Ohio Senate clears ban on gender-affirming care for minors, transgender athletes in girls sports


By Samantha Hendrickson

Associated Press/Report For America

COLUMBUS, Ohio (AP) — A Republican-backed proposal that would drastically affect how LGBTQ youth in Ohio live their everyday lives cleared the state Senate on Wednesday, despite adamant opposition from parents, medical providers and education professionals who call it cruel and potentially life threatening.

State senators, by a vote of 24-8, approved a multifaceted bill that would ban gender-affirming care for minors and block transgender student athletes from participating in girls and women’s sports. A lone Republican, Sen. Nathan Manning of Northeast Ohio, joined Democrats in a “no” vote.

The GOP-dominated House agreed to some Senate-made changes to the bill Wednesday evening and sent the measure to Republican Gov. Mike DeWine’s desk for final approval. DeWine has not said whether he will sign it. He previously had expressed doubts about the sports restrictions, saying such decisions were best made by individual sports organizations.

DeWine’s spokesperson, Dan Tierney, said the governor’s office would not comment on the legislation until it has thoroughly reviewed it.

Under the legislation, minors in Ohio would be prohibited from taking puberty blockers and undergoing other hormone therapies or receiving gender reassignment surgery that would further align them with their gender identity.

An amendment added this week changes a provision that would have forced children receiving gender affirming care to stop treatment or leave the state to obtain it. The latest version of the bill allows for any minor who is an Ohio resident currently receiving care to see that care through.

Since 2021, more than 20 states have enacted laws restricting or banning such treatments, despite the fact that they have been available in the United States for more than a decade and are endorsed by major medical associations. Most of these states face lawsuits, but courts have issued mixed rulings.

The nation’s first law, in Arkansas, was struck down by a federal judge who said the ban on care violated the due process rights of transgender youth and their families. Courts have blocked enforcement in three states while such legislation is currently allowed or set to go into effect soon in seven other states.

The proposal also would require public K-12 schools and universities to designate separate teams for male and female sexes, and would explicitly ban transgender girls and women from participating in girls and women’s sports.

At least 20 states have passed some version of a ban on transgender athletes playing on K-12 and collegiate sports teams statewide. Those bans would be upended by a regulation proposed by President Joe Biden’s administration that is set to be finalized early next year. The rule, announced in April, states that blanket bans violateTitle IX, the landmark federal gender-equity legislation enacted in 1972.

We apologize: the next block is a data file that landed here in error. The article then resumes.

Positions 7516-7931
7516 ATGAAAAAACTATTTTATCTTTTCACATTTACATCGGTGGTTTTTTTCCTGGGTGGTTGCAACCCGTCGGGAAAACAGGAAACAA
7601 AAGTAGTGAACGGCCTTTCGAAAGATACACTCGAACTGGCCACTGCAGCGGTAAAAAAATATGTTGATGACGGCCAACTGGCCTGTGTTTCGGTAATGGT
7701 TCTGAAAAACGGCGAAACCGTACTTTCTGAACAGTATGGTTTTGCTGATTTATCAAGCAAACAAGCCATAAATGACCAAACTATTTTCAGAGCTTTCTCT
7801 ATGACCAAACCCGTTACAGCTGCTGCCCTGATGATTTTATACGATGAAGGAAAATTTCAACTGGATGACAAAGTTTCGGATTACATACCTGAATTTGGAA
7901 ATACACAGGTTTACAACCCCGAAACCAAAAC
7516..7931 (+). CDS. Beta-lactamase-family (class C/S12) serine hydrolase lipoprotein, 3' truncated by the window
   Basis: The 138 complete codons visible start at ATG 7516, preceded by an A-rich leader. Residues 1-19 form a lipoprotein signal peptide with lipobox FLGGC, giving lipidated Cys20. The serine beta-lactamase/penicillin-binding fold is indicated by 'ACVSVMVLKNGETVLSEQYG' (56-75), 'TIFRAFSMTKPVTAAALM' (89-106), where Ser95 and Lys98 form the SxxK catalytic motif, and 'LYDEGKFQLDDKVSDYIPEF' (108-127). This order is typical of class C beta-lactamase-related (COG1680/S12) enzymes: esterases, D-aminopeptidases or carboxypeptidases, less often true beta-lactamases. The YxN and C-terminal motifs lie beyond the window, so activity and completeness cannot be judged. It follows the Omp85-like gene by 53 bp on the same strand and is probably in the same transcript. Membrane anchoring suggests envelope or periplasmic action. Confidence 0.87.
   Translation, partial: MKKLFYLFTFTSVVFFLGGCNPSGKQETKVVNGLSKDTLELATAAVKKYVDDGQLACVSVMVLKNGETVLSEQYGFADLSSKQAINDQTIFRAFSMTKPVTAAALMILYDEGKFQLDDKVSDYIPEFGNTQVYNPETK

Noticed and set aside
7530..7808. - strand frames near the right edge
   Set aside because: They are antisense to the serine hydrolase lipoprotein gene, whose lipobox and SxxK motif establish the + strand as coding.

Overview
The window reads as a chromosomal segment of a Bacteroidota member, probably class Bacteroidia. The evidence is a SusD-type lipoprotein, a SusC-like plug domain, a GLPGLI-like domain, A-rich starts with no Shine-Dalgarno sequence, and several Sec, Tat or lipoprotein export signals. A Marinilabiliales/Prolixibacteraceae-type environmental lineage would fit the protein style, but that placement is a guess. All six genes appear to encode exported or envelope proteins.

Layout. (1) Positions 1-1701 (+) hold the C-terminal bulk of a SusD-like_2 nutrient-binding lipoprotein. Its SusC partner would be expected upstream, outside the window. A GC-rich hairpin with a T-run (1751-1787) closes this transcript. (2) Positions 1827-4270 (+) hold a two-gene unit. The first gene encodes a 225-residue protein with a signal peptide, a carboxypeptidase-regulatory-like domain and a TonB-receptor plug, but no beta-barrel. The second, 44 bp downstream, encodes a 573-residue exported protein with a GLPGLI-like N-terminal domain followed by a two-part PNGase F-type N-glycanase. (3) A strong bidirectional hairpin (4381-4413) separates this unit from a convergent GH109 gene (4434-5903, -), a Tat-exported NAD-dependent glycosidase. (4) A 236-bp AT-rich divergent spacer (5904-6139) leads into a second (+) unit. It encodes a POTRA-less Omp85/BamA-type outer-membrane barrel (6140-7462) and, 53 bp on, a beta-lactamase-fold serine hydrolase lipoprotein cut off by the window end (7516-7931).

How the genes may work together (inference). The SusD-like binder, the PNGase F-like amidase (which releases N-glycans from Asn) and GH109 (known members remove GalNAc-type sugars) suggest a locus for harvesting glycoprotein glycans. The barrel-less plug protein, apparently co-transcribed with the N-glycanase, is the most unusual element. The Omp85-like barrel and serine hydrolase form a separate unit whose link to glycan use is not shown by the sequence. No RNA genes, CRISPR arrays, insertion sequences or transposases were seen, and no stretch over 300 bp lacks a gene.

The proposal would make it more difficult for schools to ban, for example, a transgender girl in elementary school from playing on a girls basketball team. But it would also leave room for schools to develop policies that prohibit trans athletes from playing on more competitive teams if those policies are designed to ensure fairness or prevent sports-related injuries.

Supporters say Ohio’s transgender care measure is about protecting children because they cannot provide “informed consent” for gender-affirming care and could be pushed into making choices that they regret later in life. They say banning transgender athletes from girls and women’s sports maintains the integrity of those sports and ensures fairness.

Hundreds of opponents have testified against the bill, including medical and mental health providers, education professionals, faith leaders, parents of transgender children and transgender individuals themselves. They decry the legislation as cruel, life threatening to transgender youth and based on fearmongering rather than scientific fact.

Parents also say the bill obliterates their rights and ability to make informed health care decisions for their transgender children.

But Senate President Matt Huffman, a Lima Republican, said Wednesday that passing the law would be akin to backing measures that prevent parents from giving their children illicit drugs or physically abusing them.

“Certainly the parents are the most important decision-maker in a child’s life. But there are things where it’s important for the state to step in and protect the child,” Huffman said.

But Sen. Paula Hicks-Hudson, a Toledo Democrat, argued that the measure will only hurt transgender youth.

“We understand that our young people have so many different types of trials and trauma that they have to deal with. And unfortunately, this legislature is going to add an additional trauma to that,” Hicks-Hudson said in a committee hearing earlier Wednesday.

Samantha Hendrickson is a corps member for the Associated Press/Report for America Statehouse News Initiative. Report for America is a nonprofit national service program that places journalists in local newsrooms to report on undercovered issues.

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